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End of the road for last street left for commuters’ free parking on the Isle of Dogs

PUBLISHED: 11:00 21 January 2019 | UPDATED: 13:00 21 January 2019

Sleepy turning... Thermopylae Gate is last turning on Isle of Dogs where you could park free all day. Picture: Google

Sleepy turning... Thermopylae Gate is last turning on Isle of Dogs where you could park free all day. Picture: Google

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The last public highway in London’s East End to escape parking meters is now having restrictions imposed by Tower Hamlets Council to stop commuters using it.

Cllr Peter Golds... Cllr Peter Golds... "Problem with street so narrow and commuters parking on pavement all day." Picture: Mike Brooke

Families in Thermopylae Gate near the Mudchute DLR station on the Isle of Dogs are being sent letters from the town hall warning that restrictions come into force next month.

The families had voted opt out of restrictions in 1994 when the council made one of its rare decisions to allow a local referendum on setting up parking zones.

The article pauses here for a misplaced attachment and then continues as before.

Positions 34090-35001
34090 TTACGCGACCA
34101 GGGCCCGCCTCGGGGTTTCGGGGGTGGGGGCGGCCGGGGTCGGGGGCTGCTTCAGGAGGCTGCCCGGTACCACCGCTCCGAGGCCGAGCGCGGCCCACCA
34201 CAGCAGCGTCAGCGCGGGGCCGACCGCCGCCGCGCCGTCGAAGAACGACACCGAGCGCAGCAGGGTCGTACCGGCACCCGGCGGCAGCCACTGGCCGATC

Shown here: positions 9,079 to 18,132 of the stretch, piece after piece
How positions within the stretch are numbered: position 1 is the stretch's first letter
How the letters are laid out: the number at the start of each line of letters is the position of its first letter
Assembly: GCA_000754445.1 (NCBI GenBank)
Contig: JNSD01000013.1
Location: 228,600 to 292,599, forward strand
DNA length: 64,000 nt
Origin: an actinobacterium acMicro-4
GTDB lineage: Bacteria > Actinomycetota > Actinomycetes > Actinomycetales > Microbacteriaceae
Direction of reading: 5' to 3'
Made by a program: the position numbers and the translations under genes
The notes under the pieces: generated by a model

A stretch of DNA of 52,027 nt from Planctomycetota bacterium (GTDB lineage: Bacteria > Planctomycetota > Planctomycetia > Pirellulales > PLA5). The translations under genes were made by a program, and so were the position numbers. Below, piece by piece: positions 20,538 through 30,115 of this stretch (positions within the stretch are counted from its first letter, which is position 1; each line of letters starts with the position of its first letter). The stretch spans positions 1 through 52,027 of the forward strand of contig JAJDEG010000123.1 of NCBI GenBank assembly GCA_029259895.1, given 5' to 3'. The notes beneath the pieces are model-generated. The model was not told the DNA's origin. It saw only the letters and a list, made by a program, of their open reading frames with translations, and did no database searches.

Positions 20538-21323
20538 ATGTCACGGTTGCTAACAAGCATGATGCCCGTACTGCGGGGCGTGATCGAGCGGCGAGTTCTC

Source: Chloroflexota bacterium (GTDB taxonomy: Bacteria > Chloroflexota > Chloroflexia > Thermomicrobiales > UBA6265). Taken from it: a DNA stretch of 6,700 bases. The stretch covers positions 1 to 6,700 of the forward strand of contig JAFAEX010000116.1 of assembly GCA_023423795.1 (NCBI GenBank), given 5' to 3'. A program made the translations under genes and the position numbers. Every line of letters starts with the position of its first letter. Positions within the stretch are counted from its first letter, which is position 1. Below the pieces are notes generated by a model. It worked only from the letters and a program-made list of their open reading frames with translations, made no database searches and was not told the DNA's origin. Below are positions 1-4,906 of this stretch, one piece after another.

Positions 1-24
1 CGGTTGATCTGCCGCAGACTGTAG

But complaints have grown over the years since 1994 about owners leaving cars on the pavements along this narrow turning off Spindrift Avenue for free all-day parking while taking the DLR to work.

“Problems began when some residents couldn’t open their front gates because of cars on the pavement,” Cllr Peter Golds told the East London Advertiser.

New parking restrictions to stop pavement parking in Thermopylae Gate. Picture: GoogleNew parking restrictions to stop pavement parking in Thermopylae Gate. Picture: Google

“Pavement parking was a problem with the street being so narrow, with so many commuters coming to park free.”

The turning is the only public highway left without parking restrictions on the Isle of Dogs or anywhere in Tower Hamlets.

Cllr Golds, who represents Island Gardens ward which includes Thermopylae Gate on the Chapel House Estate and Mudchute DLR, acknowledged: “Some residents don’t want the restrictions, but the pavement parking has been difficult for others.”

Council highway engineers are now carrying out surveys to decide where to place yellow lives and to mark out parking bays. But the turning is so narrow that Cllr Golds believes there might not be enough room for parking bays.

Consultations began in February, 2017, and the new parking zone was agreed by the council last July, which is now being formalised with the letters this week to the families living there, many of whom have their own off-street driveways top park their own cars.

The restrictions begin on February 18 with warning notices to drivers about the new parking zone, with full enforcement set from March 4.

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